Twenty four transversal sections of a horse head were plastinated in 1992 according to the standard S-10 technique in the Veterinary Anatomy laboratories, Murcia University, Spain. The sections, 1 cm thickness, lied from the first cervical vertebra to the medial angle of the eye. Students are using them in the practical lessons with high didactic success. Despite of six years of intensive use the quality of the material and differentiation of the anatomical structures is maximum. This fact let us give to undergraduate students and veterinary professionals a clear and accurate overview of the extension, limits and relationships of anatomical com- plex structures as the guttural pouchs, vascular supplies, phar- ynx, larynx, vestibulocochlear organ, eye, etc. These sec- tions are also used to correlated sectional anatomy with mod- ern diagnostic imaging techniques such as radiology, CT and MRI.

Polymer Preservation Technology: Poly-Cur. A Next Generation Process For Biological Specimen Preservation Glover RA1* Henry RW2' Wade RS3 1Department of Anatomy and Cell Biology, The University of Michigan, Ann Arbor, Michigan, USA 2The University of Tennessee College of Veterinary Medicine, Knoxville, Tenessee, USA 3 Anatomical Services Division, The University of Maryland, Baltimore, Maryland, USA

 Since its introduction in the late 1970's, "Plastination" has been the only process available to individuals interested in permanent biological specimen preservation. And over the intervening 25+ years, in the hands of trained preparators, it has proved to be a highly successful process. Recently, chemists at Dow Corning Corporation, in conjunction with C. Wayne Smith at Texas A & M University, have developed an alternate technology for permanent biological specimen preservation. This next generation process, which they call, "Polymer Preservation Technology", offers preparators several unique advantages: Specimens can be impregnated at room temperature thus eliminating the need for a low temperature freezer. This saves cost and lab floor space. In addition, processing specimens at warmer temperatures makes them less rigid and increases their flexibility. Several different polymer, crosslinker, catalyst combinations are available. The combination chosen provides the preparator with a more precise way to control the degree of specimen firmness and flexibility.

The polymers used in the process are all relatively thin. This increase the rate and effectiveness of their tissue penetration and significantly reduces forced impregnation time. The end result is better, faster specimen processing.

The use of less viscous polymers enhances the impregnation of skin, tunica albuginea, sclera, etc.. This makes syringe injection of polymer unnecessary.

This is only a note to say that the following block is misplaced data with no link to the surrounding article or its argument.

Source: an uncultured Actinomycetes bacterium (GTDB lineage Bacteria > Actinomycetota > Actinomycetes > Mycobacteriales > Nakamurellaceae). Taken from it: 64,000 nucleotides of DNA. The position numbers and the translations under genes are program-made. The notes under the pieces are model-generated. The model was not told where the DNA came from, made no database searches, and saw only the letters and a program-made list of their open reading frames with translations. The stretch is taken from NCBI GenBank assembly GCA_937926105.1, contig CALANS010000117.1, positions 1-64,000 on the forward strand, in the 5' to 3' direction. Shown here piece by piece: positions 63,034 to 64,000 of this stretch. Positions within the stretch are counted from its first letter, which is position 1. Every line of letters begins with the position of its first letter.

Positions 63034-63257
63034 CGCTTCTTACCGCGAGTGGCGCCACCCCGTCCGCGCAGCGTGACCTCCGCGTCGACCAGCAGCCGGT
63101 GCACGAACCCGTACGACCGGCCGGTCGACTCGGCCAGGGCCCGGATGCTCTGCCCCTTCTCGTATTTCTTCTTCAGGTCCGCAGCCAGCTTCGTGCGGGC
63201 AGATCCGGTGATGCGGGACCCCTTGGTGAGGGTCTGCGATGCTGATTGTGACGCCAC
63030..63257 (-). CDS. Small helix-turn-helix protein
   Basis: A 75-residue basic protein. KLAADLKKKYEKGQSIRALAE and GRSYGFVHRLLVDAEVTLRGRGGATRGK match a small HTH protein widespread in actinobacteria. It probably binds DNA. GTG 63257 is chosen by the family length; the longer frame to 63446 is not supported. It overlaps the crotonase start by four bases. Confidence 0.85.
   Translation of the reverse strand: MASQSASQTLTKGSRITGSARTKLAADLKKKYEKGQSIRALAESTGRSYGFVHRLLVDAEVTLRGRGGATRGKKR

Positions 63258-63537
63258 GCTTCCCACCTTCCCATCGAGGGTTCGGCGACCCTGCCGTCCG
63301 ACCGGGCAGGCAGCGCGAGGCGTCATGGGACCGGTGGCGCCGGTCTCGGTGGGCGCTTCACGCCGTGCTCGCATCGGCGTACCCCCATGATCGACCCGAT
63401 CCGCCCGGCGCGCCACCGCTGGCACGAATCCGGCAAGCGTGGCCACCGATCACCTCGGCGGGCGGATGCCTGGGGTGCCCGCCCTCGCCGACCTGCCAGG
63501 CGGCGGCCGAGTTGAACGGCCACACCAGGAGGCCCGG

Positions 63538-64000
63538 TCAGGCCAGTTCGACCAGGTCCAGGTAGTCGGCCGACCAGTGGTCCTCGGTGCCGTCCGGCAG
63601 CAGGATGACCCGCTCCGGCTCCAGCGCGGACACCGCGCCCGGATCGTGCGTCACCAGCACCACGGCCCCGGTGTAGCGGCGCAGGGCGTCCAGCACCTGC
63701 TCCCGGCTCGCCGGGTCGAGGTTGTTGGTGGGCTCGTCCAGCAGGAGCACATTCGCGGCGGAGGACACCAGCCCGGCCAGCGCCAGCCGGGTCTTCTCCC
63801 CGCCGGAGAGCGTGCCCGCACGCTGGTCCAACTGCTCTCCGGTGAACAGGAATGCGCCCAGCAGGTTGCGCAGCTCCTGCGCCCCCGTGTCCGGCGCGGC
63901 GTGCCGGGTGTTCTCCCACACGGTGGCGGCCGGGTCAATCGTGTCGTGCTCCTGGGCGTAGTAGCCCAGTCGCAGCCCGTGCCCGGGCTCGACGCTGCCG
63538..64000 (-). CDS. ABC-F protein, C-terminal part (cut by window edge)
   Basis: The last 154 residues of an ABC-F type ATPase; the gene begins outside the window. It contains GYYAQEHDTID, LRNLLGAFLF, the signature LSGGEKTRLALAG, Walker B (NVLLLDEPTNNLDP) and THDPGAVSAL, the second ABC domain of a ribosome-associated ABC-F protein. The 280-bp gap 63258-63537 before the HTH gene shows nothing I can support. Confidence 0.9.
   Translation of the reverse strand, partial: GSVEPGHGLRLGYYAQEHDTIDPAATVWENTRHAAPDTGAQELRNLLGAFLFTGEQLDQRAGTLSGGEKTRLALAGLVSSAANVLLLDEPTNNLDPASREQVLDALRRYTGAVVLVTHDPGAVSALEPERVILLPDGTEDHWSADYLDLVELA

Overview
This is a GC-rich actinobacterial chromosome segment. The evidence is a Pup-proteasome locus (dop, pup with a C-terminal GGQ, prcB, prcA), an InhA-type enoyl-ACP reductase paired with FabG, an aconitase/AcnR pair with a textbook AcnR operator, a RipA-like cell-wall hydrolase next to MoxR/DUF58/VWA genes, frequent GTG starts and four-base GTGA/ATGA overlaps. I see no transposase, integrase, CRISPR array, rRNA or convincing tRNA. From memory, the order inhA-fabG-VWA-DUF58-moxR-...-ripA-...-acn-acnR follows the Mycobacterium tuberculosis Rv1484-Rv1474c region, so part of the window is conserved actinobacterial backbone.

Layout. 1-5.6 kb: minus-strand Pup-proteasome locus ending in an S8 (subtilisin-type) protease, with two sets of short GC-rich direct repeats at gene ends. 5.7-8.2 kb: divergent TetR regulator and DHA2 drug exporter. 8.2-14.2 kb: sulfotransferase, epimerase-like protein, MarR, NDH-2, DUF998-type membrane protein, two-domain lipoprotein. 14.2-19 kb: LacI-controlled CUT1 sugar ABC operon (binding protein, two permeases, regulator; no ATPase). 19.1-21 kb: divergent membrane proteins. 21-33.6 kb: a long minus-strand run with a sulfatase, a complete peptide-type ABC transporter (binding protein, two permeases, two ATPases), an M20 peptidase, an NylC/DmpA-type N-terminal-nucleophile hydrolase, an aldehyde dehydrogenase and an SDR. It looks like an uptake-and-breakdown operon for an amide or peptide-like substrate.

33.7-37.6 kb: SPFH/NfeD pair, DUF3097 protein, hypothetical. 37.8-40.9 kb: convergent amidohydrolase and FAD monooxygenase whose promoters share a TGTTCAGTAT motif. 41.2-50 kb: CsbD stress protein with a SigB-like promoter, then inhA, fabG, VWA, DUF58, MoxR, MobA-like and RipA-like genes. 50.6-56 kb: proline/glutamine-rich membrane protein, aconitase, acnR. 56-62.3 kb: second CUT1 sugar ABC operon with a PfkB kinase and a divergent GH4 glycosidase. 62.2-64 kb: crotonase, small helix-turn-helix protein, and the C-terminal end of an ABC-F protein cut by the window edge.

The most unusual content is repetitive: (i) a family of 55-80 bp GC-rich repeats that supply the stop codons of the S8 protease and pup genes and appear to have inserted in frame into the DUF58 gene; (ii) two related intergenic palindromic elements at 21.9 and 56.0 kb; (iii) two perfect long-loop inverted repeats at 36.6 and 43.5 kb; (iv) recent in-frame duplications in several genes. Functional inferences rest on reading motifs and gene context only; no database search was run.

Specimens are impregnated with a polymer and crosslinker mixture which does not thicken at room temperature. This significantly increases the shelf life of any mixed polymer. Also specimens can be left out to drain indefenitely; and all the recovered polymer can be reused.

Specimen curing in initiated immediately by wipping with a thin layer of catalyst. Therefore, the constant wiping and attention given to specimens during this process is mark- edly reduced. Specimens prepared using this new technology will be on display.

Surgical Exposure of The Nerves of The Limbs in Dog EI-Dein MAA Department of Anatomy and Histology, Faculty of Veterinary Medicine, Assiut University, Assiut, Egypt

 Twenty dogs were used in the present study to delineate the proper sites of exposure of the radial, median and ulnar nerves in the thoracic limb and tibial and fibular nerves in the pelvic limb.

The site, length, width and topographic relations of the subcutaneous parts of these nerves were perfectly described. The length and direction as well as the proper site of the incision were also determined. Blocking of the nerves at these sites was undertaken and the desensitized area for each was outlined. The specimens could be plastinated and preserved for teaching purposes.

Plastination - Utility and Advantages Bordei P, Diescu D, Ulmeanu D Faculty of Medicine, Constanta, Romania

The plastination, relatively recent procedure for prepa- ration and preservation of internal organs or even whole body slices, represents a certain benefit for the anatomical study. In Romania, as in the greater majority of the Eastern Euro- pean countries, the main preservation and preparation pro- cedures are based on toxic fumes (formaline), with a well known toxic action over the human body.

The plastination, relatively less known and extremely rare applied in our country, offers some certain, major ad- vantages: nontoxic conservation method with a perfect visu- alization of the anatomical elements and preservation of their normal aspect; perfectly clean, dry and odorless, with an easy handling and without risk of damage of the anatomical sam- ples. According to us, the major advantage is represented by the durability of the anatomical specimens, because, nowadays, the access to biological material (human bodies or organs) becomes more and more difficult. Apparently a problem, is obvious that the cost is counterbalanced by the advantages.

Arteries and Veins of the Heart Injected with Colored Epoxy Resin (Biodur E20) Miklosova M Department of Anatomy, Faculty of Medicine, Safarik University, Kosice, Slovak Republik